“Music is all about the words, but there’s something about the rhythm, the instruments, that conveys the sense that it’s happiness, or it’s hope. You can tell a story, just as you can with a novel, with a painting.It’s not just you that’s experiencing it, it’s your whole audience.“I think that being an effective speaker is sort of essential for most careers that people take, certainly many of the careers that people in Harvard are interested in in particular.Tags: Introduction To Dance EssayT.S Eliot EssaysPenguin Signet EssayDo You Write Scholarship Essays In First PersonPdf Critical Thinking SkillsBibtex Thesis StyleBrain Cached Dissertation Html Page TrainingImplants Teenagers EssayDissertations On Quantitative Research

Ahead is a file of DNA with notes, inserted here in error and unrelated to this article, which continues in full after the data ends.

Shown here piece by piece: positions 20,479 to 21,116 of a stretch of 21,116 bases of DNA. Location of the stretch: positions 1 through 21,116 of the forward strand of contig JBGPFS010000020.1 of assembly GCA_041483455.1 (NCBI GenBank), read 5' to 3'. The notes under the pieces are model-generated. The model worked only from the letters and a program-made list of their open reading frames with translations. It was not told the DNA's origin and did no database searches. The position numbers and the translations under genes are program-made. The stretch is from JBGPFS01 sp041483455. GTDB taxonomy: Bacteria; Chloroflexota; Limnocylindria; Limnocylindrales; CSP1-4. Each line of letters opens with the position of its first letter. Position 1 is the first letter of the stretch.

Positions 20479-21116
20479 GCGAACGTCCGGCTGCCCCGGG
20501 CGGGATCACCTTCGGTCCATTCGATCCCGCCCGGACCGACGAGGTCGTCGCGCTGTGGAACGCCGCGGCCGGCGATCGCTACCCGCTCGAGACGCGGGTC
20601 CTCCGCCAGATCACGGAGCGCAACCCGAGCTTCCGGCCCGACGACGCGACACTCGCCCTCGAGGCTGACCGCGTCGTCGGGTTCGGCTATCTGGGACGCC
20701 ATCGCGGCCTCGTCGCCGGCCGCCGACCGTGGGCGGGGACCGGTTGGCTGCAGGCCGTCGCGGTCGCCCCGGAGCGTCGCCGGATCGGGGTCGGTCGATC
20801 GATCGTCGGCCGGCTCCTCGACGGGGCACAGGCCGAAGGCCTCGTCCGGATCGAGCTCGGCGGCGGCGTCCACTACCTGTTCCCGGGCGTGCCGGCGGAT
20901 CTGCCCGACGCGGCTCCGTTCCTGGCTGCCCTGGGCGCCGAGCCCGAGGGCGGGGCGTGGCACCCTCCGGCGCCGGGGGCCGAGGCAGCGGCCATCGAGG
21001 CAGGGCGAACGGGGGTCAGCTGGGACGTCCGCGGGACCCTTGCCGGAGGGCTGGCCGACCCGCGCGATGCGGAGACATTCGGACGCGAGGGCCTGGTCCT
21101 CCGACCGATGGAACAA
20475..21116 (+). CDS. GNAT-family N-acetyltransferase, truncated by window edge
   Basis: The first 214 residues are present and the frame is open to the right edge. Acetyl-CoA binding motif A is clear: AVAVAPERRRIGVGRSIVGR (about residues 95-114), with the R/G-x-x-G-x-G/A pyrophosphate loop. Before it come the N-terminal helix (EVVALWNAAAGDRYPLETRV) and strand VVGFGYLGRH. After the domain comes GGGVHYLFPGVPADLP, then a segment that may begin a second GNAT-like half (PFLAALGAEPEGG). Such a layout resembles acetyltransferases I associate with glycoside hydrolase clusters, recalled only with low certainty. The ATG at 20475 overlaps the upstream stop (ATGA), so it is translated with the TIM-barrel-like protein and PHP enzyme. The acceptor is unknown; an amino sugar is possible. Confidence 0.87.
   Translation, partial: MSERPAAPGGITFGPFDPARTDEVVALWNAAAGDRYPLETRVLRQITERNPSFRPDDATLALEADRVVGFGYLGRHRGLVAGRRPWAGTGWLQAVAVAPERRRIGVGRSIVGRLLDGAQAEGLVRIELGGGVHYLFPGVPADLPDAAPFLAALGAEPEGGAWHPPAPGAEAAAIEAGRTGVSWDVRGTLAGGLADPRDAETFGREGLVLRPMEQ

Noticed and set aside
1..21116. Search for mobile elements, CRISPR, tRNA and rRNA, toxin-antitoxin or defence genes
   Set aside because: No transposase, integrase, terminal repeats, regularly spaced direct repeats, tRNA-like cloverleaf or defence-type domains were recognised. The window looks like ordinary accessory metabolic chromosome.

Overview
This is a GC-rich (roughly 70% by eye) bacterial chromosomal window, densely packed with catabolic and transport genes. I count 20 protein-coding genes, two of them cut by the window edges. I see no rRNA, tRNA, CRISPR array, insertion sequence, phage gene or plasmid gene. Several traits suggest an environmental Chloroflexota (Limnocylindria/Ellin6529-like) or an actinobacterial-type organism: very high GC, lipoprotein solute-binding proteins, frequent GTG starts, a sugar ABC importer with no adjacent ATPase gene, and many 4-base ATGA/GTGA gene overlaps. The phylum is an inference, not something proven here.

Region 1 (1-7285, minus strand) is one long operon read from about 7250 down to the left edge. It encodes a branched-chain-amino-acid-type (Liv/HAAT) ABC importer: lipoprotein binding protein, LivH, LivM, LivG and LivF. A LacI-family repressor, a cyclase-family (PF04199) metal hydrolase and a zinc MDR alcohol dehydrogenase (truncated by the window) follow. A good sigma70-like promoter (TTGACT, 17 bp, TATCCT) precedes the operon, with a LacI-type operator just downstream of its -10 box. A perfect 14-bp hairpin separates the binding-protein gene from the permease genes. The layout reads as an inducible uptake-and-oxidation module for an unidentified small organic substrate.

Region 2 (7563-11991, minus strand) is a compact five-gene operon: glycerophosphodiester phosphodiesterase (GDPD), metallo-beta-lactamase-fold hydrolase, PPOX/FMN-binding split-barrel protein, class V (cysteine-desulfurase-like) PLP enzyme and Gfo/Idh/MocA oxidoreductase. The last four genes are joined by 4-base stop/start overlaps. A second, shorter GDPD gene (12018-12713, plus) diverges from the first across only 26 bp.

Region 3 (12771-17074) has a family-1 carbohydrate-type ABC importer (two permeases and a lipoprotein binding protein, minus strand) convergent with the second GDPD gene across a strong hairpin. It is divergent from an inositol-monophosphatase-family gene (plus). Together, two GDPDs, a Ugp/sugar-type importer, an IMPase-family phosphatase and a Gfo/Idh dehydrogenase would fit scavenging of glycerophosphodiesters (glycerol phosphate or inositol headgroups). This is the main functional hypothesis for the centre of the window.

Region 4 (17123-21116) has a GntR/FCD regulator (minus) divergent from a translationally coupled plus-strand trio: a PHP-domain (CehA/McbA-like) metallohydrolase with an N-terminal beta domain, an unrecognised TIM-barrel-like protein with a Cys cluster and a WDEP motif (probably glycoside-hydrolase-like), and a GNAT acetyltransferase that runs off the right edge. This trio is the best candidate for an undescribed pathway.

“We practice the craft of gauging an audience, which is artistic.” Though the music of the words may very well define spoken rhetoric as an art, students and faculty also note rhetoric’s practicality and pre-professional purposes. Scanlon ’18, a previous student of Expos 40, sees spoken rhetoric as almost universally useful.And a couple of my research articles look at the technique that composers use to create beautiful pieces of classical music, and the techniques that leaders use to create memorable moments,” he said.“So my central argument is that we ought not just consider the words that speakers use, but the music they use to coat those words.” In some contexts, such as spoken word poetry, rhetoric is essential to the art form itself. Boyland ’17 is a member of Speak Out Loud, a spoken word poetry group on campus, and also performs on his own.“As human beings, we’re hardwired to be social creatures,” Mc Carthy said, “We seek to be understood.” Amanda N.Dias-Jayasinghe ’17, who took Expos 40 last fall, sees the connection between public speaking and the deeper messages that music conveys.One such course, on offer at all three schools, is “The Arts of Communication.” Timothy P. Cohen, who holds a faculty appointment at the Harvard Extension School, where he teaches “Oral Communication In the Workplace,” splits spoken rhetoric into two components.Mc Carthy ’93, an Adjunct Lecturer on public policy at the Kennedy School, teaches six sections of the course this semester. “On a basic level, there’s what you say and how you say it.In fact, over 200 students get turned away from the class each semester. “We have between 250 and 300 students each semester who want to apply, who do apply.But we can only choose five sections, no more than 70 or 80 people.” Students who have taken the class see its value as part of the undergraduate education, but are split on the issue of whether such a rhetoric class should be required.In 1995, Jay Heinrichs published a piece in Harvard Magazine titled “How Harvard Destroyed Rhetoric.” The article criticized Harvard’s undergraduate curriculum, which “doesn’t offer a single course in which oratorical theory and practice are taught together.” Today, such a course exists—Expository Writing 40: “Public Speaking Practicum,” though it’s the only spoken rhetoric class in the undergraduate curriculum. Granderson ’18, who designed his own concentration, Rhetoric, had to commute to MIT last year to take his introductory rhetoric class because Harvard didn’t offer one.Even at a liberal arts college with a broad range of course offerings, the place of studying rhetoric in the undergraduate education remains uncertain.